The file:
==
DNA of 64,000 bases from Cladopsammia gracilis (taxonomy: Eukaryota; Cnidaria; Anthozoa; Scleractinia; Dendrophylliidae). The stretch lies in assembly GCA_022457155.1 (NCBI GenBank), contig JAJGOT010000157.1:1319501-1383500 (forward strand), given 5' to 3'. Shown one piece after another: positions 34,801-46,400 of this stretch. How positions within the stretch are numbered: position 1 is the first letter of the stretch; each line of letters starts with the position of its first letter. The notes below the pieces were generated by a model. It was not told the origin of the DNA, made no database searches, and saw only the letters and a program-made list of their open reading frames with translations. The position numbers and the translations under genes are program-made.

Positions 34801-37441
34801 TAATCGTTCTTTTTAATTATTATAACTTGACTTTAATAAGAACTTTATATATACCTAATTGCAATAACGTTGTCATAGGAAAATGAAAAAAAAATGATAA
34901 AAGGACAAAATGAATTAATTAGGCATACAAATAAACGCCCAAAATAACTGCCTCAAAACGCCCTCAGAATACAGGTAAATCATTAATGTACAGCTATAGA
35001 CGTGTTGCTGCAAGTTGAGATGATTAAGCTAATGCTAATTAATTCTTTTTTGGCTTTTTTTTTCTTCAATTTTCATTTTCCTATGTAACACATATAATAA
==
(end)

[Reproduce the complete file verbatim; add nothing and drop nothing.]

DNA of 64,000 bases from Cladopsammia gracilis (taxonomy: Eukaryota; Cnidaria; Anthozoa; Scleractinia; Dendrophylliidae). The stretch lies in assembly GCA_022457155.1 (NCBI GenBank), contig JAJGOT010000157.1:1319501-1383500 (forward strand), given 5' to 3'. Shown one piece after another: positions 34,801-46,400 of this stretch. How positions within the stretch are numbered: position 1 is the first letter of the stretch; each line of letters starts with the position of its first letter. The notes below the pieces were generated by a model. It was not told the origin of the DNA, made no database searches, and saw only the letters and a program-made list of their open reading frames with translations. The position numbers and the translations under genes are program-made.

Positions 34801-37441
34801 TAATCGTTCTTTTTAATTATTATAACTTGACTTTAATAAGAACTTTATATATACCTAATTGCAATAACGTTGTCATAGGAAAATGAAAAAAAAATGATAA
34901 AAGGACAAAATGAATTAATTAGGCATACAAATAAACGCCCAAAATAACTGCCTCAAAACGCCCTCAGAATACAGGTAAATCATTAATGTACAGCTATAGA
35001 CGTGTTGCTGCAAGTTGAGATGATTAAGCTAATGCTAATTAATTCTTTTTTGGCTTTTTTTTTCTTCAATTTTCATTTTCCTATGTAACACATATAATAA